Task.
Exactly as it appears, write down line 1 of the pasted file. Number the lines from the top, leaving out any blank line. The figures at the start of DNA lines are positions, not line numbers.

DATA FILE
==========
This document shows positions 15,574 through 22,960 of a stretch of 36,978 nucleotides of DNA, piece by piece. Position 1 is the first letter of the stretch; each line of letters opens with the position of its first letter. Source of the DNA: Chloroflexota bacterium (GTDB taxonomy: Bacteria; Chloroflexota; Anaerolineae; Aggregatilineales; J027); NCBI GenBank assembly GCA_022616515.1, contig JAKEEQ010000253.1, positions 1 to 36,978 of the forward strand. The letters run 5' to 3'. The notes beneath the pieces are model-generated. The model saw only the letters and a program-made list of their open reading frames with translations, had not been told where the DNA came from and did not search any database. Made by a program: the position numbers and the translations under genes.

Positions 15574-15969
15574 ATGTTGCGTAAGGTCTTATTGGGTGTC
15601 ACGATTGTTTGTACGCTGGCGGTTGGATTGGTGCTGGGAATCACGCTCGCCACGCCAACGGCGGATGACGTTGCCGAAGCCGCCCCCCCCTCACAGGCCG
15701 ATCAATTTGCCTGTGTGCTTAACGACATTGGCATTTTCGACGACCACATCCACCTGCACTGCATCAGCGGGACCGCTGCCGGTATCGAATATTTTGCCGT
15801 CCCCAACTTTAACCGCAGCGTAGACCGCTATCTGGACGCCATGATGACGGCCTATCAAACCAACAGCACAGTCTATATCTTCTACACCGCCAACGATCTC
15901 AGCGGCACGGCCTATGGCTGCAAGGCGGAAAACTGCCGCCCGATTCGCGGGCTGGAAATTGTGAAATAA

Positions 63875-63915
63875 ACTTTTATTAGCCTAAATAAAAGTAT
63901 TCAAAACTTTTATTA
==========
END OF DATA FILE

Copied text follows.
This document shows positions 15,574 through 22,960 of a stretch of 36,978 nucleotides of DNA, piece by piece. Position 1 is the first letter of the stretch; each line of letters opens with the position of its first letter. Source of the DNA: Chloroflexota bacterium (GTDB taxonomy: Bacteria; Chloroflexota; Anaerolineae; Aggregatilineales; J027); NCBI GenBank assembly GCA_022616515.1, contig JAKEEQ010000253.1, positions 1 to 36,978 of the forward strand. The letters run 5' to 3'. The notes beneath the pieces are model-generated. The model saw only the letters and a program-made list of their open reading frames with translations, had not been told where the DNA came from and did not search any database. Made by a program: the position numbers and the translations under genes.